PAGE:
But there are more subtle ways to not exclude the middle. For example, we might decide a statement’s truth exists on a spectrum. We can match how true a statement is to a number. Suppose an obvious falsehood is zero; an unimpeachable truth is one, and normal mortal statements somewhere in the middle. “This bun with a single sesame seed is satisfying” might have a truth of 0.01. This perhaps reflects the tastes of people who say they want sesame seeds but don’t actually care. “This bun with fifteen sesame seeds is satisfying” might have a truth of 0.25, say. “This bun with forty sesame seeds is satisfying” might have a truth of 0.97. (It’s true for everyone except those who remember the flush times of the 43-seed bun.) This seems to capture the idea that nothing is always wholly anything. But we can still step into absurdity. Suppose “this bun with 23 sesame seeds is satisfying” has a truth of 0.50. Then “this bun with 23 sesame seeds is not satisfying” should also have a truth of 0.50. What do we make of the statement “this bun with 23 sesame seeds is simultaneously satisfying and not satisfying”? Do we make something different to “this bun with 23 sesame seeds is simultaneously satisfying and satisfying”?

I see you getting tired in the back there. This may seem like word games. And we all know that human words are imprecise concepts. What has this to do with logic, or mathematics, or anything but the philosophy of language? And the first answer is that we understand logic and mathematics through language. When learning mathematics we get presented with definitions that seem absolute and indisputable. We start to see the human influence in mathematics when we ask why 1 is not a prime number. Later we see things like arguments about whether a ring has a multiplicative identity. And then there are more esoteric debates about the bounds of mathematical concepts.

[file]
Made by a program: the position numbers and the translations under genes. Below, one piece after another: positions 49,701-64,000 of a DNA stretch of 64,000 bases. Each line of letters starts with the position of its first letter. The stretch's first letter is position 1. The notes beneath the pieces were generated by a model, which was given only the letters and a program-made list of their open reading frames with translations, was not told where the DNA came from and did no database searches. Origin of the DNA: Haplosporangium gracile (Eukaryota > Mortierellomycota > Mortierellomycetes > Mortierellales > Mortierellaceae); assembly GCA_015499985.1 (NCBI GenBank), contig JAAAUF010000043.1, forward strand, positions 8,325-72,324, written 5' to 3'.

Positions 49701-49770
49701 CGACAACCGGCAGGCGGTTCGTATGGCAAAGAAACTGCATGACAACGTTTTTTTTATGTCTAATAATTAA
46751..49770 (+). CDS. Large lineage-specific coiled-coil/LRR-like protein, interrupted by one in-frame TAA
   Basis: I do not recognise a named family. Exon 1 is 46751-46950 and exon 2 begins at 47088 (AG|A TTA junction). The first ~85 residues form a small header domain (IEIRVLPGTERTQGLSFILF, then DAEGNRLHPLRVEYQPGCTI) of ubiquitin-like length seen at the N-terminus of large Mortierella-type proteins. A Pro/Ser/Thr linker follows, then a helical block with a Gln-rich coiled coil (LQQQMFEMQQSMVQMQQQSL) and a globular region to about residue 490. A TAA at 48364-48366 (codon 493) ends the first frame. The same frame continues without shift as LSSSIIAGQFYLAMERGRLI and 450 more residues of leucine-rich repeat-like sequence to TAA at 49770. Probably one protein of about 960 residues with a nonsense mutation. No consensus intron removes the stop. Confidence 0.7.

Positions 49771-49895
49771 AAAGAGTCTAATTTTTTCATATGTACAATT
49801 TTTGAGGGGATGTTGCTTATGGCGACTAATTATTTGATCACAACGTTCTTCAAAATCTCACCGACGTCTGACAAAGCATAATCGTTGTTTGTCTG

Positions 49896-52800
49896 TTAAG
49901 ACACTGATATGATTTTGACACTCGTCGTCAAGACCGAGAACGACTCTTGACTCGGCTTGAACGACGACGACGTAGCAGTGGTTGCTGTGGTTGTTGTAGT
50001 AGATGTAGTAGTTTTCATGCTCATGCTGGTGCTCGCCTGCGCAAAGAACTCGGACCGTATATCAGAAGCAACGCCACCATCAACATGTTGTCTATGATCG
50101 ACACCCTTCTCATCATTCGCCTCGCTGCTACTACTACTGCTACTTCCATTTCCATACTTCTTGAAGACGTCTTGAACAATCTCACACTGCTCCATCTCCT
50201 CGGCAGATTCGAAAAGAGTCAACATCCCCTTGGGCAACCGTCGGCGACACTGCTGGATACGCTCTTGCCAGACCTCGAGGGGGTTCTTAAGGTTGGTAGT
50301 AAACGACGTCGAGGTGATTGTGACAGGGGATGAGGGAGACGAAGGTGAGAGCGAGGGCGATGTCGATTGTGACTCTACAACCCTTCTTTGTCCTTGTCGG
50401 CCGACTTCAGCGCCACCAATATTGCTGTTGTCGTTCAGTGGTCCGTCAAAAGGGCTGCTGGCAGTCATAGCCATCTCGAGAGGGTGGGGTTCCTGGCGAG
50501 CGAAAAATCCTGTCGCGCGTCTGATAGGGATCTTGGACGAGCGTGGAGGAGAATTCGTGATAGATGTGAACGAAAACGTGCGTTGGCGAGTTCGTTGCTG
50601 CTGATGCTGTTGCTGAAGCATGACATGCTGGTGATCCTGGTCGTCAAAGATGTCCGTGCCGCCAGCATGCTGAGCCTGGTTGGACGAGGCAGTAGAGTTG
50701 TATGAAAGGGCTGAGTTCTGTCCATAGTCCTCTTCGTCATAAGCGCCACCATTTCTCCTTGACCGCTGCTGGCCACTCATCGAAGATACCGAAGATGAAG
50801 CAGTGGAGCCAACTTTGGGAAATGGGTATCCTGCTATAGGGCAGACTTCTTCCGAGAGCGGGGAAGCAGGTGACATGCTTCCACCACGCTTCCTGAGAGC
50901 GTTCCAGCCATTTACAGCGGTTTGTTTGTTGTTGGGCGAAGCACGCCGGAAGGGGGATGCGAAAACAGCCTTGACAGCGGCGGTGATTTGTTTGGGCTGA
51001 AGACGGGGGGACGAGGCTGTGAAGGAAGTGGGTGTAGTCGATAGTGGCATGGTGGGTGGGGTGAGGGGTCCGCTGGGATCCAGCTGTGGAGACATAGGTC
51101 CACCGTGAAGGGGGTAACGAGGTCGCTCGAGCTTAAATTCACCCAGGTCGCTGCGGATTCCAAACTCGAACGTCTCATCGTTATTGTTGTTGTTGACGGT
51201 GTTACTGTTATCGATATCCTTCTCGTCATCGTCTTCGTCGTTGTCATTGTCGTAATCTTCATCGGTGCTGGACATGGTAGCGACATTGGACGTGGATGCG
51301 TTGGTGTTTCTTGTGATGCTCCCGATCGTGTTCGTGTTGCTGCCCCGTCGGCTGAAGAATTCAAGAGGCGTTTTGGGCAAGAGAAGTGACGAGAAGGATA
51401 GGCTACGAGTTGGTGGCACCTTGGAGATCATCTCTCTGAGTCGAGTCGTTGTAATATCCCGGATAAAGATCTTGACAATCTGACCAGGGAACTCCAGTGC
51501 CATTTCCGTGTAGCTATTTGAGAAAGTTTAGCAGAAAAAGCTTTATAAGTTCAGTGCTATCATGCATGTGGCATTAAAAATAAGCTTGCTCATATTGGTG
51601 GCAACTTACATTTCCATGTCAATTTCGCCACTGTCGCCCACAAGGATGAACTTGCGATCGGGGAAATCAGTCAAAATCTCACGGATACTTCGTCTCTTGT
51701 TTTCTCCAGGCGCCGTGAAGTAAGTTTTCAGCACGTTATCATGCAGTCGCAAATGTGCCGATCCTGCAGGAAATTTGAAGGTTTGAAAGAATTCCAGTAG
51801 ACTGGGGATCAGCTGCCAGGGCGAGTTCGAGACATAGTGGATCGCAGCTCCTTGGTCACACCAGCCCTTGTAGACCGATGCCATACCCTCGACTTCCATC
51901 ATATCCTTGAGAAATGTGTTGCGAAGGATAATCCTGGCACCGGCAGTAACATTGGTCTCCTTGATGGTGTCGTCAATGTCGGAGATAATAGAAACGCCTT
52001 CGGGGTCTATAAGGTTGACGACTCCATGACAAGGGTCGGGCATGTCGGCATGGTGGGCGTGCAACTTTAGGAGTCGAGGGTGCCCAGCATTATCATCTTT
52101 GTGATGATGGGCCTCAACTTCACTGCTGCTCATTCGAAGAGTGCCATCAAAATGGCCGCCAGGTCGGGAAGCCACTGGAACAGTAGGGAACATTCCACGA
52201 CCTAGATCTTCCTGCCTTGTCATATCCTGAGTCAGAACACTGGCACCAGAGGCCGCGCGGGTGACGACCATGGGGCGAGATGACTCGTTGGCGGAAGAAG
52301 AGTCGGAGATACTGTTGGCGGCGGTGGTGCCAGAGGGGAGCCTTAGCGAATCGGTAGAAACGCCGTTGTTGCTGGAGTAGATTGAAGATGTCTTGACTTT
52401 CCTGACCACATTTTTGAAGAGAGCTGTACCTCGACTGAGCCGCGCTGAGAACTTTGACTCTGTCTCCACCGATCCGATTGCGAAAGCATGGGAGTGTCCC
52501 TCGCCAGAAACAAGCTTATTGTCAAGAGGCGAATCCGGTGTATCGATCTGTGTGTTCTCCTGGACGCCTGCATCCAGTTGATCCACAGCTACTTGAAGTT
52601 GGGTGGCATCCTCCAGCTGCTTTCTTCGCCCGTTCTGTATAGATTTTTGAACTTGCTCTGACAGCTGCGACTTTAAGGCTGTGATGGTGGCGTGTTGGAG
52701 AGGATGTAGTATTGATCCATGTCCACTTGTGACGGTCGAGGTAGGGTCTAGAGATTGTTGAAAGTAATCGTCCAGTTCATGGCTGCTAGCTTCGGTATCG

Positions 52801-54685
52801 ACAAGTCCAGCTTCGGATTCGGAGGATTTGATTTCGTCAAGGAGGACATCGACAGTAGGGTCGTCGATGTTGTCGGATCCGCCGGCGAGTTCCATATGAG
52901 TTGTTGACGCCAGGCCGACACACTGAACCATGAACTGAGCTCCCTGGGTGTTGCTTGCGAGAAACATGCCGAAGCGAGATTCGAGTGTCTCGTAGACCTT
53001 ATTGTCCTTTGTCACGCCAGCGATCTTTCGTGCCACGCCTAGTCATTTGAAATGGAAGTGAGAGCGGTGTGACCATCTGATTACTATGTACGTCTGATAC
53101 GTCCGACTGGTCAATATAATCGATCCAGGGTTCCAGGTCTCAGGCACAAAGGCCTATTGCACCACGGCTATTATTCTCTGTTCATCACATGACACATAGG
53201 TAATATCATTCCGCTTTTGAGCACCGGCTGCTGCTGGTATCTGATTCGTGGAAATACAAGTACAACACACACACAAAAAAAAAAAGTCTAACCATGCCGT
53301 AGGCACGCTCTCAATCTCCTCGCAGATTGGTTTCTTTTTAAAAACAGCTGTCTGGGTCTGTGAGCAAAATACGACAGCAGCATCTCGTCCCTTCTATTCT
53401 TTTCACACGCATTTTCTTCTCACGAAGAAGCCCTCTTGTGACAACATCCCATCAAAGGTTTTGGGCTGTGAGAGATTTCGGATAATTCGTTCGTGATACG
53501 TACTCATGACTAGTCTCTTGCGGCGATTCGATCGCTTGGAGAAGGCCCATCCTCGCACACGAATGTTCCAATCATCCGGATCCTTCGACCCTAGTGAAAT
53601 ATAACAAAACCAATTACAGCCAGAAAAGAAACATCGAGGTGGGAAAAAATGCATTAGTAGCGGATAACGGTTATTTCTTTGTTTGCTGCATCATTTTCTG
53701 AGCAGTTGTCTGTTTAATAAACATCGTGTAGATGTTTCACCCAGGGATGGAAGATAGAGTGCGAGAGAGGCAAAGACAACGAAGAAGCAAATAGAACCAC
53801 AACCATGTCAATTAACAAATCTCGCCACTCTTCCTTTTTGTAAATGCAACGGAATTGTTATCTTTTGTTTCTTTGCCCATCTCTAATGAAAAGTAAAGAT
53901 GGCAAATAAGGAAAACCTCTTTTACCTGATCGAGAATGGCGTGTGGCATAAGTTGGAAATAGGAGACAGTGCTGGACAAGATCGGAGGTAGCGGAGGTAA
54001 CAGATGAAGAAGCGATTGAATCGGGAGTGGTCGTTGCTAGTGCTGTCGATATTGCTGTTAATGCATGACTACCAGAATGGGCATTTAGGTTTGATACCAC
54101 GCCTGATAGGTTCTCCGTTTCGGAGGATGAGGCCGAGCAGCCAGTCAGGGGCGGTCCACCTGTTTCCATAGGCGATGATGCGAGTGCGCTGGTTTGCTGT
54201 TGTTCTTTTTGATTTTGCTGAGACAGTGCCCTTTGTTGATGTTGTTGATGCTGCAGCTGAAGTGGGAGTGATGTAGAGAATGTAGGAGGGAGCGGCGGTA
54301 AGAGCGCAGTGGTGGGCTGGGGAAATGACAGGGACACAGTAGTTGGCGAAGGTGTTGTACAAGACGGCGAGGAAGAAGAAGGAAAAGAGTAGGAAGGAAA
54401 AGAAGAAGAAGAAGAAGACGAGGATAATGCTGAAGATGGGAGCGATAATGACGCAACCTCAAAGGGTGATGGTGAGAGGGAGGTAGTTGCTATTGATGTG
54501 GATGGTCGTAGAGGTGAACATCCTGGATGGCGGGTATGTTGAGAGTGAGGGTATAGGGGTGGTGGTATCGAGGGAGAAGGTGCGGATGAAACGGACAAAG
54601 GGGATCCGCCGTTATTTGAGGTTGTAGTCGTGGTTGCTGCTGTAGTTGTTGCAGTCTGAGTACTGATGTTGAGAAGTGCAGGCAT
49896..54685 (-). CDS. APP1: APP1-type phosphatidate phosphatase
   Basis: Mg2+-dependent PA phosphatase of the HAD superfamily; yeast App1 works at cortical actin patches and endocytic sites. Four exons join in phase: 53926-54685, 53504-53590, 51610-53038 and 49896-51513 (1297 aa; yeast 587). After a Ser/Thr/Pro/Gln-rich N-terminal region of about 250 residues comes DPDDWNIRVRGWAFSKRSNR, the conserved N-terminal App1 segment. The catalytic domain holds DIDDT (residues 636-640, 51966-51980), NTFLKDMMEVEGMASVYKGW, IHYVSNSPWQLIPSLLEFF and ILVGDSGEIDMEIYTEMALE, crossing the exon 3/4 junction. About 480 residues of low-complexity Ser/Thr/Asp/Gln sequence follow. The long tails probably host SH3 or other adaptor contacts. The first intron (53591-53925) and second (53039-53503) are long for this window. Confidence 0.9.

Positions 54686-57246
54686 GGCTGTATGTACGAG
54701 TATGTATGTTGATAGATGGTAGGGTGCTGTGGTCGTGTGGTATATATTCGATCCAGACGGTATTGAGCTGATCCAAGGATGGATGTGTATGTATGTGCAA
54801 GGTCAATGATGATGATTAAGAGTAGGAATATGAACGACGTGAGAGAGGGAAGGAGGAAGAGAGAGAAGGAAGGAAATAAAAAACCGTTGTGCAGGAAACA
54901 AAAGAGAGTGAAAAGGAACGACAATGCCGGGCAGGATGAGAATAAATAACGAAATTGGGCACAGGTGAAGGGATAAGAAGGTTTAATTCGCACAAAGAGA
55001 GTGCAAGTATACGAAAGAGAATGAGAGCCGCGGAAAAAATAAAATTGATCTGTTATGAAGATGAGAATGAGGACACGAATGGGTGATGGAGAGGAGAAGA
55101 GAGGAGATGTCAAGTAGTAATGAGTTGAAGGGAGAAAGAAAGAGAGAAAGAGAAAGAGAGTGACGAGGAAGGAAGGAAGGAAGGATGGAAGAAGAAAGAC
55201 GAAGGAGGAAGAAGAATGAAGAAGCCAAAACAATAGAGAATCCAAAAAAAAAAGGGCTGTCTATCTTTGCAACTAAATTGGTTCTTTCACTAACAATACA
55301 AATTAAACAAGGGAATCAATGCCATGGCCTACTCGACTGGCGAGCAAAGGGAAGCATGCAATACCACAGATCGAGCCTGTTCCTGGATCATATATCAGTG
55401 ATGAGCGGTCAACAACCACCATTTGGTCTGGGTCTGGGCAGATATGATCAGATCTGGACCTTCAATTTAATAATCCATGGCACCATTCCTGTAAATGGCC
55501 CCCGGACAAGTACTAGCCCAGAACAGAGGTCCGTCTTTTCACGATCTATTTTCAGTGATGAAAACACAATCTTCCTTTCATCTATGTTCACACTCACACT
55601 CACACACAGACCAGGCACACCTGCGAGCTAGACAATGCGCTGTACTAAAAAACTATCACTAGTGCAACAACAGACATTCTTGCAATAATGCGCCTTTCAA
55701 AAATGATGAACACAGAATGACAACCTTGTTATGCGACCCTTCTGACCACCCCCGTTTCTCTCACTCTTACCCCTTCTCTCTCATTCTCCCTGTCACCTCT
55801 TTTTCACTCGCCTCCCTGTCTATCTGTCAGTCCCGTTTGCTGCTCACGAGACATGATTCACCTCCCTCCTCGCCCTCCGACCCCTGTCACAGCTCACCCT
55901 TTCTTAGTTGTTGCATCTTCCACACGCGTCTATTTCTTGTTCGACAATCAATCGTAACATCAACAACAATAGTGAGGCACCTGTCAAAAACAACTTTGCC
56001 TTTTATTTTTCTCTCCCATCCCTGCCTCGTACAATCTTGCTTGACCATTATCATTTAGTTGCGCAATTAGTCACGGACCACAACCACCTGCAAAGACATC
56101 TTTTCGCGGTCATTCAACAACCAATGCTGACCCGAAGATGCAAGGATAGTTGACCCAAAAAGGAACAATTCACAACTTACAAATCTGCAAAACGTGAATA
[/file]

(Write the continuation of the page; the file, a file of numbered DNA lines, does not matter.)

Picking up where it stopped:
Perhaps we can think of a concept we can’t describe in words. If we don’t express it to other people, the concept dies with us. We need words. No, putting it in symbols does not help. Mathematical symbols may look like slightly alien scrawl. But they are shorthand for words, and can be read as sentences, and there is this fuzziness in all of them.

And we find mathematical properties that share this problem. Consider: what is the color of the chemical element flerovium? Before you say I just made that up, flerovium was first synthesized in 1998, and officially named in 2012. We’d guess that it’s a silvery-white or maybe grey metallic thing. Humanity has only ever observed about ninety atoms of the stuff. It’s, for atoms this big, amazingly stable. We know an isotope of it that has a half-life of two and a half seconds. But it’s hard to believe we’ll ever have enough of the stuff to look at it and say what color it is.

That’s … all right, though? Maybe? Because we know the quantum mechanics that seem to describe how atoms form. And how they should pack together. And how light should be absorbed, and how light should be emitted, and how light should be scattered by it. At least in principle. The exact answers might be beyond us. But we can imagine having a solution, at least in principle. We can imagine the computer that after great diligent work gives us a picture of what a ten-ton lump of flerovium would look like.

So where does its color come from? Or any of the other properties that these atoms have as a group? No one atom has a color. No one atom has a density, either, or a viscosity. No one atom has a temperature, or a surface tension, or a boiling point. In combination, though, they have.

These are known to statistical mechanics, and through that thermodynamics, as intensive properties. If we have a partition function, which describes all the ways a system can be organized, we can extract information about these properties. They turn up as derivatives with respect to the right parameters of the system.